Some people think that landscape photography is about luck but in reality, it’s about planning. Good landscape pictures come out of many factors, and planning the photo shoot is one of the most important. The luck part takes no more than 5-10%.
The recipe is being in the right place at the right time. Otherwise, it doesn’t make any sense to go out at all.
In this article, I’ll cover the most efficient planning tips and tricks to get the best landscape images.
Planning a Landscape Photo Shoot
The planning stage includes several aspects, and each of them should align perfectly to make the whole structure work. There are basically two approaches – happy snapping and proper planning.
The former is good when you want to have fun and unwind with no serious expectations. Sometimes the stars align and you get a great shot, but chances are slim.
The latter approach is about planning, improving chances and using your mind and skills efficiently. I strongly recommend planning every single shoot to get the best possible landscape pictures.
1. Weather in Landscape Photography
The weather has the most significant impact on the final landscape pictures. The cloud cover, the wind, tide, humidity – everything plays a role. There are no set rules because it differs for each scenery type.
I use http://accuweather.com/ to fetch this info as it provides hourly data. The other site to check for detailed cloud cover is Skippy Sky, which looks confusing but the data is unique.
High clouds typically produce better colours and start to lighten up much earlier than the low clouds.
For the general landscape photo shoot, I wouldn’t go out if the cloud cover is less than 30%. For a morning forest walk, I could easily go out when the sky is clear. The same clear sky works fine to shoot some of the seaside lifestyle photography.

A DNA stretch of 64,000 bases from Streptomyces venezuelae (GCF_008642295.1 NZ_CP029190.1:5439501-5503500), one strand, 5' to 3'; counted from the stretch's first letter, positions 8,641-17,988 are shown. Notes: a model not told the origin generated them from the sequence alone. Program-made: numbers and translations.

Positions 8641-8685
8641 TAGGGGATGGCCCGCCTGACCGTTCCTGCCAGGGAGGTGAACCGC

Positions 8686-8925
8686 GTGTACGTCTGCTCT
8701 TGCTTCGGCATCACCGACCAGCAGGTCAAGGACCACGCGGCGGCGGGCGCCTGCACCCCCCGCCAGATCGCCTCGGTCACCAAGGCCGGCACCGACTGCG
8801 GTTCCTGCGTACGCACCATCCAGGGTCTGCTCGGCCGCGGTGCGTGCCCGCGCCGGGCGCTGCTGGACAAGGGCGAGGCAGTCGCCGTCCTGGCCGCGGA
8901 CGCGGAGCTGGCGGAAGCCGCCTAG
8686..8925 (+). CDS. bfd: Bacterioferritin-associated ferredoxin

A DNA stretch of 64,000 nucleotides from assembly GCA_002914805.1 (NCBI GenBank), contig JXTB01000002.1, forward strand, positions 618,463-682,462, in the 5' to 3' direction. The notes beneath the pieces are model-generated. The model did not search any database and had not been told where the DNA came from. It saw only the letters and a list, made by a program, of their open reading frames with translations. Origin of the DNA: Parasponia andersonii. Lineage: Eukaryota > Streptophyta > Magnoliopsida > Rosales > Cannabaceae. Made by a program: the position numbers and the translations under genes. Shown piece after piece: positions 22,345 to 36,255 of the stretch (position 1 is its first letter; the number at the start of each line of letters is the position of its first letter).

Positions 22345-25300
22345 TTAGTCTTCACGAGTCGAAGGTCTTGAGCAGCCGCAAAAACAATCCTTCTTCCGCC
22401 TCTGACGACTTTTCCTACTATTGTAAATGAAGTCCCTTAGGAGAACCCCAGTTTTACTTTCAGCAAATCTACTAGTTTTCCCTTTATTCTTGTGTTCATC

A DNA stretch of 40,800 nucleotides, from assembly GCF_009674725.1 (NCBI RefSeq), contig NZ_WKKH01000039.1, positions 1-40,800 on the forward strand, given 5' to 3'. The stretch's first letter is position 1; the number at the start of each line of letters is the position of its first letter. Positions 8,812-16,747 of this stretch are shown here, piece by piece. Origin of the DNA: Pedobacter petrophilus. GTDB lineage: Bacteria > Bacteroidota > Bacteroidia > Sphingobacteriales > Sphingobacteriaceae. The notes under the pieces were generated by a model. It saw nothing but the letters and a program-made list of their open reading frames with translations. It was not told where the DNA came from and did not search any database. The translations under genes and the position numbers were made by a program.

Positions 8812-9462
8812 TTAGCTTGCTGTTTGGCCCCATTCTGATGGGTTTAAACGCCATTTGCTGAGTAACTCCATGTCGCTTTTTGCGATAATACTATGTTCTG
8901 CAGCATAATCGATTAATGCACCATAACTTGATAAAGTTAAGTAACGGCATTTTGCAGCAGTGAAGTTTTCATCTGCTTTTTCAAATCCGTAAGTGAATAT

The general idea is to think in advance what kind of cloud cover works for your area and go from there.
The force and direction of the wind can also play a role in the decision making. For instance, a strong wind blowing from the sea will surely cover your lenses with a salty spray so it could be wise to go to the cliffs, for instance.
On the other hand, the same strong wind blowing towards the sea is dangerous when you climb those cliffs, so it’s better to stay at ground level.
If the plan is to shoot reflections in a calm lake, look for weak winds up to 10 km/h. The same thing applies to fog; strong winds won’t let it form.
Also, wind is very important for long exposures. The faster the clouds move, the more prominent cloud trails they produce. So, if the plan is to create some movement in the sky, strong winds work better.
Photographers adore fog and haze. Weather websites have general predictions and sometimes we could miss perfect fog if we skipped physics in school. For fog to form, we need a temperature lower than the Dew Point (shown on Accuweather).
The dew point calculation includes humidity, of course. But the weather sites don’t take into account that certain areas have higher humidity than average. Like, near the lake or the river.
So, if the forecast isn’t showing fog, but the temperature is just 1-2C higher than the Dew Point, and the general humidity is high enough (>85%), there’s a good chance of witnessing morning fog.
2. Pick the Right Time of Day and Year
Some areas work best during the sunrise, some work only for sunsets. It’s up to the photographer to figure out when to arrive. Have a look at the objects you want to photograph and envision the light coming from the East or the West and see which highlights the features better.
Walk around, try several frames and then you’ll know which side you need the light coming from.
The hard part here is that the Sun position changes throughout the year and you need to include it in planning. The easy way to determine the exact Sun position is to use SunCalc right in your browser. The other way is to use apps like “PlanIt! For Photographers”, TPE or PhotoPills.
They also show this data for any day/time/year and also have a virtual reality mode where the app shows Sun position overlaid on the camera picture of your phone.